- Subfamily: Lymantriinae, Lymantriini
- Wingspan: 40-90 mm
- Flight period: Jul - Aug
- Spread: Common
- Host plants: Polyphagous
The Lymantria dispar also called Gypsy Moth is a moth of the Erebidae family, subfamily Lymantriinae, with wingspan of 40-50 mm in males 60-90 mm in females.
Visible in most of Europe, it is absent from Ireland, Norway. In Italy it is also present in the islands. *
This moth is widespread in Eurasia, North Africa and North America (Introduced in North America by Étienne Léopold Trouvelot, with the intention of crossing various species of silkworms, in order to develop a silkworm industry. The moths were accidentally released from his residence in Medford, Massachusetts) **
This well known harmful species is characterized by a marked sexual dimorphism. The males of the Lymantria dispar are ocher-brownish in color, with extensive dark brown designs on the front wings and with a dark brown submarginal rim on the hind wings which are ocher; while the females, larger, are mainly white with characteristic black designs in the shape of V ; the hind wings are white with a dark shading parallel to the edge in the submarginal region
Its classification has changed over the years, resulting in confusion surrounding it the taxonomy of this species, which has jumped between Lymantriidae , Noctuidae to be now in the Erebidae .
Lymantria dispar overwinters at the egg stage.
Males fly in the daytime, while females do not fly at all and rarely move away from where they have flickered. It performs an annual (univoltine) generation; adults appear in July.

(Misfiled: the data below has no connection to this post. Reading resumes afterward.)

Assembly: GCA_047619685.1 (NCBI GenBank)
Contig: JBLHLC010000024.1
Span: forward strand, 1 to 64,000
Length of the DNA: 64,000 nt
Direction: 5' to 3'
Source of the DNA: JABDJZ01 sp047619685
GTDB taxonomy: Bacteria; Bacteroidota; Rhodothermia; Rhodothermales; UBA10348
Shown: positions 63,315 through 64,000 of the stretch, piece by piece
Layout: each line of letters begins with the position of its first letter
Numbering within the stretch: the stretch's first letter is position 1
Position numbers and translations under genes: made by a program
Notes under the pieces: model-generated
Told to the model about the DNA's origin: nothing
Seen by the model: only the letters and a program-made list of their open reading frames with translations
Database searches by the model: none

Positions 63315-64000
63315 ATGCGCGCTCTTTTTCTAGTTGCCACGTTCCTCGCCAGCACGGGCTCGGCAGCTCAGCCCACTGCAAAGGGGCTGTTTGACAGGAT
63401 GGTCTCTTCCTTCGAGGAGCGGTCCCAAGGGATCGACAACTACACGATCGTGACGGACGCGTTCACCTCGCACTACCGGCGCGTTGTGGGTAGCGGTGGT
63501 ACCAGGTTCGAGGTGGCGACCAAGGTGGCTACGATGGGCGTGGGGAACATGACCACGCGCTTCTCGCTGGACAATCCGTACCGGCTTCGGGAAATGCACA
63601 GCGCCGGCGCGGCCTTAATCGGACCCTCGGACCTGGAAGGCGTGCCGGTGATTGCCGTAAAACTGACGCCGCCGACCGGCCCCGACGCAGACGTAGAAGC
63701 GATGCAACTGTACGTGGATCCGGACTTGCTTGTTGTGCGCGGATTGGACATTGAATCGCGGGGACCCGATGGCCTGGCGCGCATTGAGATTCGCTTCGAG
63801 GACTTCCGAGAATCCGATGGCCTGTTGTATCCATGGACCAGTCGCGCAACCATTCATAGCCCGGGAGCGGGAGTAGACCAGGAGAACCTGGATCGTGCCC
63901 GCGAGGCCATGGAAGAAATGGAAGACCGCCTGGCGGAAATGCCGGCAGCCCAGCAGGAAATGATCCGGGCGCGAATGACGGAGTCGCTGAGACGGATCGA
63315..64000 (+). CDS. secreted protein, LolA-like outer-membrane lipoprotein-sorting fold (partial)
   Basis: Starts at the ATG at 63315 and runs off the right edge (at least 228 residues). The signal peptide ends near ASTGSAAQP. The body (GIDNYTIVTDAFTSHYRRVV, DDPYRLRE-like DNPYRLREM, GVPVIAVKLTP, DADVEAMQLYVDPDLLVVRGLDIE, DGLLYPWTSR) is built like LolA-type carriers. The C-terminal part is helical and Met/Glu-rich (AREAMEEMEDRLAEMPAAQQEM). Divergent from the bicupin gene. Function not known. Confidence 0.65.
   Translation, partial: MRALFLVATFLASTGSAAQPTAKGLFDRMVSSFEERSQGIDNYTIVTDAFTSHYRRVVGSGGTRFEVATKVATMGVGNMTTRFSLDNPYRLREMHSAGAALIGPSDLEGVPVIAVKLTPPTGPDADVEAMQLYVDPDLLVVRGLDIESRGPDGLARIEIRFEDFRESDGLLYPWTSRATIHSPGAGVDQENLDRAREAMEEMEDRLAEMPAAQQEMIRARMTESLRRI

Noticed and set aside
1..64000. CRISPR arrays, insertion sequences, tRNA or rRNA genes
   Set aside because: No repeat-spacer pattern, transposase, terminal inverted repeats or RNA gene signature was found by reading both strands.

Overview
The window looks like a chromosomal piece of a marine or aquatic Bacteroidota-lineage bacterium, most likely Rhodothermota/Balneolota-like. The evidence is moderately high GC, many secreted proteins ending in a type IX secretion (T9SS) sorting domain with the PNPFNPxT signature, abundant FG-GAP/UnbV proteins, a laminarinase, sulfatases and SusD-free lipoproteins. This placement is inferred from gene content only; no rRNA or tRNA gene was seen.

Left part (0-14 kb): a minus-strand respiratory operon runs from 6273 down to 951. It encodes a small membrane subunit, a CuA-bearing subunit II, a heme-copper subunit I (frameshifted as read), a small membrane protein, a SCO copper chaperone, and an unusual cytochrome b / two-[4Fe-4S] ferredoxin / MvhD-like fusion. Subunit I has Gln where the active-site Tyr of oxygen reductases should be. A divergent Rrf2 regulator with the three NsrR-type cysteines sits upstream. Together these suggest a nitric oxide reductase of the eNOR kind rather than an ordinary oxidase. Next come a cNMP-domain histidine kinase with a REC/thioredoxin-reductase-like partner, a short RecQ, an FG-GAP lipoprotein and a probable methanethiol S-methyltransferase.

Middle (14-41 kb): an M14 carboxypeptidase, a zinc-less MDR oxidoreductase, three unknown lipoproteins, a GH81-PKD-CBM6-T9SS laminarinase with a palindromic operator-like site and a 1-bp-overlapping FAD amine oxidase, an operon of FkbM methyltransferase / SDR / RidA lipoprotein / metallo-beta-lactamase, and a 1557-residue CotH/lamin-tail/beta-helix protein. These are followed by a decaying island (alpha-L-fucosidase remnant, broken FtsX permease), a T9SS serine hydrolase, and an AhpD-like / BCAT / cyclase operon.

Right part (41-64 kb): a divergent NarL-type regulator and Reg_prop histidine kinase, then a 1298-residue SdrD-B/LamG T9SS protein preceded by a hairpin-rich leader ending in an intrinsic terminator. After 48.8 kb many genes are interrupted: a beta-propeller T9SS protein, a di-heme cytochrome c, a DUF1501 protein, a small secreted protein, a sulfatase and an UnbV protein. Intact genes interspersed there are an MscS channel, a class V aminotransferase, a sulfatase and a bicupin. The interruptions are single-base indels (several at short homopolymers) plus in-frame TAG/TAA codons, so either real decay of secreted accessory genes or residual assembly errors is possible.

Particular is the information given by the number and position of the eggs (laid in plaques covered by a thick down) of Lymantria dispar on plants in relation to fluctuations of the current population level: 600-800 eggs up to 2 meters high indicate a latency phase of the insect. Fewer eggs, approximately 300-500 positioned up to 6 meters high indicate the peak of the explosive increase.
The caterpillar is bluish gray with red spots (towards the tail) and blue (towards the head) on the back, equipped with long tufts of hair. The hairs of these caterpillars can be slightly stinging in particularly sensitive people.
Lacrisalis is cylindrical, squat, brown in color, with few reddish reflections, some tufts of yellow / orange hair emerge from it.
Despite a predilection for oaks , the caterpillars can feed on the leaves of various trees and shrubs, often devastating entire woods. It is included in the list of 100 among the most harmful invasive species in the world .
In North America, the parasitoid wasp Ooencyrtus kuvanae has been introduced as a biological control agent against Lymantria dispar . The egg parasitic wasp, however, is not strictly host specific, as it parasites the eggs of other moth species as well. ***
* Lepidoptera mundi https://lepidoptera.eu/ - Fauna Europea https://fauna-eu.org/
** The Gypsy Moth: Research Toward Integrated Pest Management, United States Department of Agriculture, 1981
*** Brown, M. W. (1984). "Literature review of Ooencyrtus kuvanae [Hym.: Encyrtidae], an egg parasite of Lymantria dispar [Lep: Lymantriidae]". Entomophaga. 29 (3): 249–265. - https://link.springer.com/article/10.1007/BF02372112